"The economy is at the bottom. It's our first mission to turn it around," Shinzo Abe says
Abe, 58, is the nation's seventh prime minister in six years
He faces a major task of reviving the economy and making a decision on nuclear power
The Japanese parliament elected Shinzo Abe as prime minister Wednesday, giving him a second chance at the same job five years after he resigned abruptly.
Abe, 58, is the nation’s seventh prime minister in six years. He started the revolving door of prime ministers by resigning in 2007, just one year into the job.
The leader of the Liberal Democratic Party has vowed to boost the economy and defend Japanese interests, including territorial disputes with China over a group of islands.
Asia’s first and second largest economies have been embroiled in a trade dispute over the islands in the East China Sea. Both nations claim the islands.
China was outraged when Japan nationalized the islands in September.
In retaliation, Chinese consumers slowed their purchases of Japanese products, dropping Tokyo’s exports to China by more than 14% that month.
Some investors believe the second coming of Abe will be good for Japan’s equity markets.
“Investors are pricing in … much greater monetary easing,” said Ben Collett, head of Japanese equities at Louis Capital Markets in Hong Kong.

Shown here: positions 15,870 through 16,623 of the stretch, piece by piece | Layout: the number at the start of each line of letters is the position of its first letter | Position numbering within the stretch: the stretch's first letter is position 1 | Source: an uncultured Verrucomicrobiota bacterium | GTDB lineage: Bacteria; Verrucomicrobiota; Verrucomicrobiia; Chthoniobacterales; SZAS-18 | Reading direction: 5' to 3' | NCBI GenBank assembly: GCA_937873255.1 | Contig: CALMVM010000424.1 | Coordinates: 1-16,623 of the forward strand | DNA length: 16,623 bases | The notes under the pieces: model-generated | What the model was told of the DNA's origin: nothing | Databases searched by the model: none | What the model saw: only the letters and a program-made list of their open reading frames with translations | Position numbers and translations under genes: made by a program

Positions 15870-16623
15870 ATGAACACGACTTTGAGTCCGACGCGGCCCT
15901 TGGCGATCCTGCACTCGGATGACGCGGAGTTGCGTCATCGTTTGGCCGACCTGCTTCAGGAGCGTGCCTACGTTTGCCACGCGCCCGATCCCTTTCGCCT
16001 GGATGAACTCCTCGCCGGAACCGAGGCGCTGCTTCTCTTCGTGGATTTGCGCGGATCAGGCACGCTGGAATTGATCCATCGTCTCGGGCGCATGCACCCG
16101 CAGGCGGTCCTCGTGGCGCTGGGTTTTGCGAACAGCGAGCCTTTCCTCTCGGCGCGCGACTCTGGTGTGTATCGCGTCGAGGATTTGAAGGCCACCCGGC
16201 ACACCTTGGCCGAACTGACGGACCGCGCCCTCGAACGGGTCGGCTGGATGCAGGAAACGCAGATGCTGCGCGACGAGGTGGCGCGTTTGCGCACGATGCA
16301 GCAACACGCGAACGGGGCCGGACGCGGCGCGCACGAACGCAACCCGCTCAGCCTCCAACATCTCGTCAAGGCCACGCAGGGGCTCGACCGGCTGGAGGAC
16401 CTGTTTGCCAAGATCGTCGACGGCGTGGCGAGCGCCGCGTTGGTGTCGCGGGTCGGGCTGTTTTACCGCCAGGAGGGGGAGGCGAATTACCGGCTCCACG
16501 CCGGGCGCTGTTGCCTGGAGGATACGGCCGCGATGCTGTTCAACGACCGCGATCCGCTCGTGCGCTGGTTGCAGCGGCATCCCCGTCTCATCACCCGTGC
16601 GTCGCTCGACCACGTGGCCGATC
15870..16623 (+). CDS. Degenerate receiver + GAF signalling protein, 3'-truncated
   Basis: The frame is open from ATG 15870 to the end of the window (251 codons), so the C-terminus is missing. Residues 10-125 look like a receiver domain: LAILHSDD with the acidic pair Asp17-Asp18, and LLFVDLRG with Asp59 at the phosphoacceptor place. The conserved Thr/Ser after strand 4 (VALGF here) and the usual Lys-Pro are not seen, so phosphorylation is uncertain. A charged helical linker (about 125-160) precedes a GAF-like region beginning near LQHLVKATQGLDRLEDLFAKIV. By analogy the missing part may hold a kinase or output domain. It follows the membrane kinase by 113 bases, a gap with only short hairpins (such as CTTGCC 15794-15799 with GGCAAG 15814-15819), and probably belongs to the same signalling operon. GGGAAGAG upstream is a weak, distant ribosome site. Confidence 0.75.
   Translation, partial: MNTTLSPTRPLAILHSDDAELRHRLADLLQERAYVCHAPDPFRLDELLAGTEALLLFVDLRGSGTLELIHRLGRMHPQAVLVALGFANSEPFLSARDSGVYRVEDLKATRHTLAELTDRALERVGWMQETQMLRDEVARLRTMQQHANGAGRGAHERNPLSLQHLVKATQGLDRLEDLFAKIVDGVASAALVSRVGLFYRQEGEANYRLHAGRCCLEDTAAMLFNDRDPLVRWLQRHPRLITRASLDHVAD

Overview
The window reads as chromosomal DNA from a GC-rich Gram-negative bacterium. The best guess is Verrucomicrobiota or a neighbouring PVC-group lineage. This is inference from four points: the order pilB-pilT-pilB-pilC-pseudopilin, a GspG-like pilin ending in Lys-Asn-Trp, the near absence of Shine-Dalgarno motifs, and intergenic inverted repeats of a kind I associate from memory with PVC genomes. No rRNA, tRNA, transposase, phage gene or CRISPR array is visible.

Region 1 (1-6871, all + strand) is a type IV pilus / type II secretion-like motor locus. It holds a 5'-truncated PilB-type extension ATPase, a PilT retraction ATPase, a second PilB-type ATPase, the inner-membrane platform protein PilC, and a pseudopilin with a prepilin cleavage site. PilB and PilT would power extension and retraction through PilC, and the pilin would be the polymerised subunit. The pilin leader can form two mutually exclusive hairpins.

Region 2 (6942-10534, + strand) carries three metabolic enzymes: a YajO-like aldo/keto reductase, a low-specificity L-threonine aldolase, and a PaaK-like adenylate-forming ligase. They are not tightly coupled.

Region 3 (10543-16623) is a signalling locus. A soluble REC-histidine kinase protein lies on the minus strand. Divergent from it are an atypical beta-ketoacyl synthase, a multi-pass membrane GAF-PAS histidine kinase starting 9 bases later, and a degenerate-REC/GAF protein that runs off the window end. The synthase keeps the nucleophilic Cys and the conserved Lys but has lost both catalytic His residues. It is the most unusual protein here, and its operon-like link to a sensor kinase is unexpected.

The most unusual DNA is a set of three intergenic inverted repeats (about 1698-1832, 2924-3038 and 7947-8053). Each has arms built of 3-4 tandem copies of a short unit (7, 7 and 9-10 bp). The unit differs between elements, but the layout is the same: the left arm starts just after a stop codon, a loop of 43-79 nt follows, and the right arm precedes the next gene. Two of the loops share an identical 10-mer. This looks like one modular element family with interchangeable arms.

In November, Abe called for unlimited monetary easing to jumpstart the economy. He also urged the Bank of Japan to raise its current 1% inflation goal to as much as 3%.
Since then, investors betting on an Abe administration have pushed the Tokyo Nikkei up by more than 10%.
Then there’s the question of how Japan powers itself amid the backlash against nuclear energy following the meltdown of Fukushima nuclear reactors. The reactors melted after a powerful earthquake and tsunami in March last year.
Abe’s party has called for safety tests on all nuclear plants over the next three years. Those that pass should be brought back online, he has said.
He’ll also have to deal with the enduring task of cleaning up communities shattered by the earthquake and tsunami, and contend with local anger that the recovery seems to have stalled.
Prime Minister Yoshihiko Noda pledged to step down as party president after exit polls showed a smashing loss in lower house voting. The party, once seen as a breath of fresh air in Japanese politics, came to be regarded as increasingly ineffective.
Noda conceded defeat in parliamentary elections, signaling the return to power of the conservative Liberal Democratic Party that ruled the country almost continuously since its establishment in 1955. It was forced from power three years ago by Noda’s party.
The LDP is inheriting a struggling economy, regional tensions and questions over Japan’s role in Asia.
“The economy is at the bottom. It’s our first mission to turn it around,” Abe said.
Abe said plans to take a strong stand Japan’s territorial disputes with China and its other neighbors but also seek to improve relations with Beijing.
Since assuming power in September 2011, Noda has struggled to contend with the country’s economic struggles. His deal-making over a financial bill effectively ended his term, forcing him to dissolve the lower house in exchange for opposition support.